A water heater converts energy to heat and transfers that warmth to water. It’s connected to a cold water supply pipe and has an outgoing hot water pipe, or system of pipes, that supplies heated water to one or more taps and appliances.
A conventional water heater stores heated water in its tank. The less common tankless water heater doesn’t store water; instead, it routes heated water straight to taps or appliances.
Most water heaters are fueled by natural gas, although solar, propane and electric water heaters are not unusual. For homes that use a large amount of hot water and receive full sun year-round, a solar water heater may be economical. After all, water heating is the second largest energy user in most homes, right after space conditioning.
How it works
Solar water heaters help conventional water heaters. Water enters a conventional water heater at 50°F to 60°F, and the water is then heated to the desired temperature. With a solar system, cold water goes first to the solar collector, where it is naturally warmed by the sun. Then it goes to the water heater tank. If the water already is hot enough, the conventional water heater just stores the hot water. If the water is too cool, the conventional water heater warms it up.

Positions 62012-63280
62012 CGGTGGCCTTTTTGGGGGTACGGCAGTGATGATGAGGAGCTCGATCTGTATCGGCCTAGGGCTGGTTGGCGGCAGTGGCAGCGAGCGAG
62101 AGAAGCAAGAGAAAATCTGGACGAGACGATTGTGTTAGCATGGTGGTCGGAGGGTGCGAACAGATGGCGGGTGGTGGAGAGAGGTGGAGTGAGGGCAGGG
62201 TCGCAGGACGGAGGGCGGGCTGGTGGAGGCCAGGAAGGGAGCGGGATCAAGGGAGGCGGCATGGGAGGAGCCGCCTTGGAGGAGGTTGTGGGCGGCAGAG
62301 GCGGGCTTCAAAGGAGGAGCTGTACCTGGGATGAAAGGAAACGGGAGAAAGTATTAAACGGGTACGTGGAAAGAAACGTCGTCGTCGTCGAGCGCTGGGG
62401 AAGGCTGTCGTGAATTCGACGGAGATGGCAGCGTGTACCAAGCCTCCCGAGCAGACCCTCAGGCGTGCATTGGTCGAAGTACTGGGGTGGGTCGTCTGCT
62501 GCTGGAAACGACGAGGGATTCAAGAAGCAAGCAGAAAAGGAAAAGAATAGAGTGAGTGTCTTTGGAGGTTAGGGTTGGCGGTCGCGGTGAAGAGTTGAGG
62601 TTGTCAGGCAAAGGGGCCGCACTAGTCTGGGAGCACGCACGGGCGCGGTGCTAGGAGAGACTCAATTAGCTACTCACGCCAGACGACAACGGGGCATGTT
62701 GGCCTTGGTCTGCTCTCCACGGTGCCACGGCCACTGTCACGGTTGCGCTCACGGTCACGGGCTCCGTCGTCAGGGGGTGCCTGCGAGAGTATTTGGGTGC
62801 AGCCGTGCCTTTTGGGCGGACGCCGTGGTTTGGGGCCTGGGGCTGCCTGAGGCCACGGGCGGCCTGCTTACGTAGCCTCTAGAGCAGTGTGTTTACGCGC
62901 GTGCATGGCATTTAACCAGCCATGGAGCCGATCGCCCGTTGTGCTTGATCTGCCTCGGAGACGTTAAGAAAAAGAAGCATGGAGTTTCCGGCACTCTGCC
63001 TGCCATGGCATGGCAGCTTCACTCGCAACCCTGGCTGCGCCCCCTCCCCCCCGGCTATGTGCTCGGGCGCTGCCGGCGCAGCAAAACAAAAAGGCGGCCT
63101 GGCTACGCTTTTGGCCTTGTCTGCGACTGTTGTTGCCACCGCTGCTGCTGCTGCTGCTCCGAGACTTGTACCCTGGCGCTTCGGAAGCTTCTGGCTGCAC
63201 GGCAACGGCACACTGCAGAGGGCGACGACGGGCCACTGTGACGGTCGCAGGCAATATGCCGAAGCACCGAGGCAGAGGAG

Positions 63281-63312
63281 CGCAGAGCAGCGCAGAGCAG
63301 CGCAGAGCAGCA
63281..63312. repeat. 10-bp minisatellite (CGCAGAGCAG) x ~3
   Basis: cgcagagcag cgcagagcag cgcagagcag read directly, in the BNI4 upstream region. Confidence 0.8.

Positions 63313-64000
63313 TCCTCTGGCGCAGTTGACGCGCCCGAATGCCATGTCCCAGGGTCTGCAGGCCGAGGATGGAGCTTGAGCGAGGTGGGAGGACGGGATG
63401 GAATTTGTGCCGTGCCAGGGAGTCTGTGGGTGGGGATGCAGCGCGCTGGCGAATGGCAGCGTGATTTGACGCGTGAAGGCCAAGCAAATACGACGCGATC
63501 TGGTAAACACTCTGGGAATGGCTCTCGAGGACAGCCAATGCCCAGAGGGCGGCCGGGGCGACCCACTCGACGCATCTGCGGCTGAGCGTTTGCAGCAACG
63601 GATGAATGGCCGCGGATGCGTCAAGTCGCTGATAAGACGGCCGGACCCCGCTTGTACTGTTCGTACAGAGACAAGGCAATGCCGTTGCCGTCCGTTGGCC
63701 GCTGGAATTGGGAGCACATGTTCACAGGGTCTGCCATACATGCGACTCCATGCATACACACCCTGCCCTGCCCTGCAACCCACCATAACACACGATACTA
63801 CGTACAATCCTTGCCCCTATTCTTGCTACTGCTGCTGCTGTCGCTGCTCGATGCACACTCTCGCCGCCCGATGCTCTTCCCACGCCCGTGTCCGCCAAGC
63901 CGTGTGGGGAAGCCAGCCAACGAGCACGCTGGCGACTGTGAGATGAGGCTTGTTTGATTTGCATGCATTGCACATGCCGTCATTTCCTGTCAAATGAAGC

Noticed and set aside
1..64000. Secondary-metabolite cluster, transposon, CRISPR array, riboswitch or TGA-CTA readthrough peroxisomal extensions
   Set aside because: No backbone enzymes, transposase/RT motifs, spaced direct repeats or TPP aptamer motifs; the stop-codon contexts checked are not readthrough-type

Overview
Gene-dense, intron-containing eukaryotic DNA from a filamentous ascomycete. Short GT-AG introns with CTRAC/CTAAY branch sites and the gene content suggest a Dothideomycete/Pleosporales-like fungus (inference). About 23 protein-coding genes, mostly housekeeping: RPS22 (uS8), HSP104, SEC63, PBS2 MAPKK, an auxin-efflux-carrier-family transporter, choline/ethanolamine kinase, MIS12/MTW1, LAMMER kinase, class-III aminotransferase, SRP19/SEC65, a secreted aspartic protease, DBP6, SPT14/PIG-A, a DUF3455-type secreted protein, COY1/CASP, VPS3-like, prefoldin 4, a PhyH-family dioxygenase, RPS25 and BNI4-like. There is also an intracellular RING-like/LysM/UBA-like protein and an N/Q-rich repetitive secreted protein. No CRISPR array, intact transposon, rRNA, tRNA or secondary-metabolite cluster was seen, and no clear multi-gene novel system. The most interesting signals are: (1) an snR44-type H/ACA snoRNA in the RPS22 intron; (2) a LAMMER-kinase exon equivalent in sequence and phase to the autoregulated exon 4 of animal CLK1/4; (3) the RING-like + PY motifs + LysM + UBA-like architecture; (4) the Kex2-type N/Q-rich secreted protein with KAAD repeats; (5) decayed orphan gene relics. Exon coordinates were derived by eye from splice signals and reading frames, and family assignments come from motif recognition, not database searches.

What size tank
The number of bathrooms in the house can typically measure the needed tank size, though some circumstances can affect these standards, such as a family with heaps of laundry or a house with an especially large bathtub.
Minimum size unit for a 1-bathroom house should be 30 or 40 gallons, in either gas or electric. For a 1 1/2-bath house, 40 gallons is minimum. For a 2- to 3 1/2-bath house, choose a 50-gallon gas heater or a 66- to 80-gallon electric one (because electric water heaters take longer to heat water, large tanks should be bigger than their gas-fired counterparts). For a large, 4-bath house or a home with an extra-large bathtub get a 75-gallon gas heater or a 120-gallon electric heater.
There are three basic solar water heater systems. Active systems use pumps to move the heat transfer fluid, thermosiphon systems, which allow the heated water to rise from the collector to the storage tank, and full batch systems, in which the solar collector is the water tank.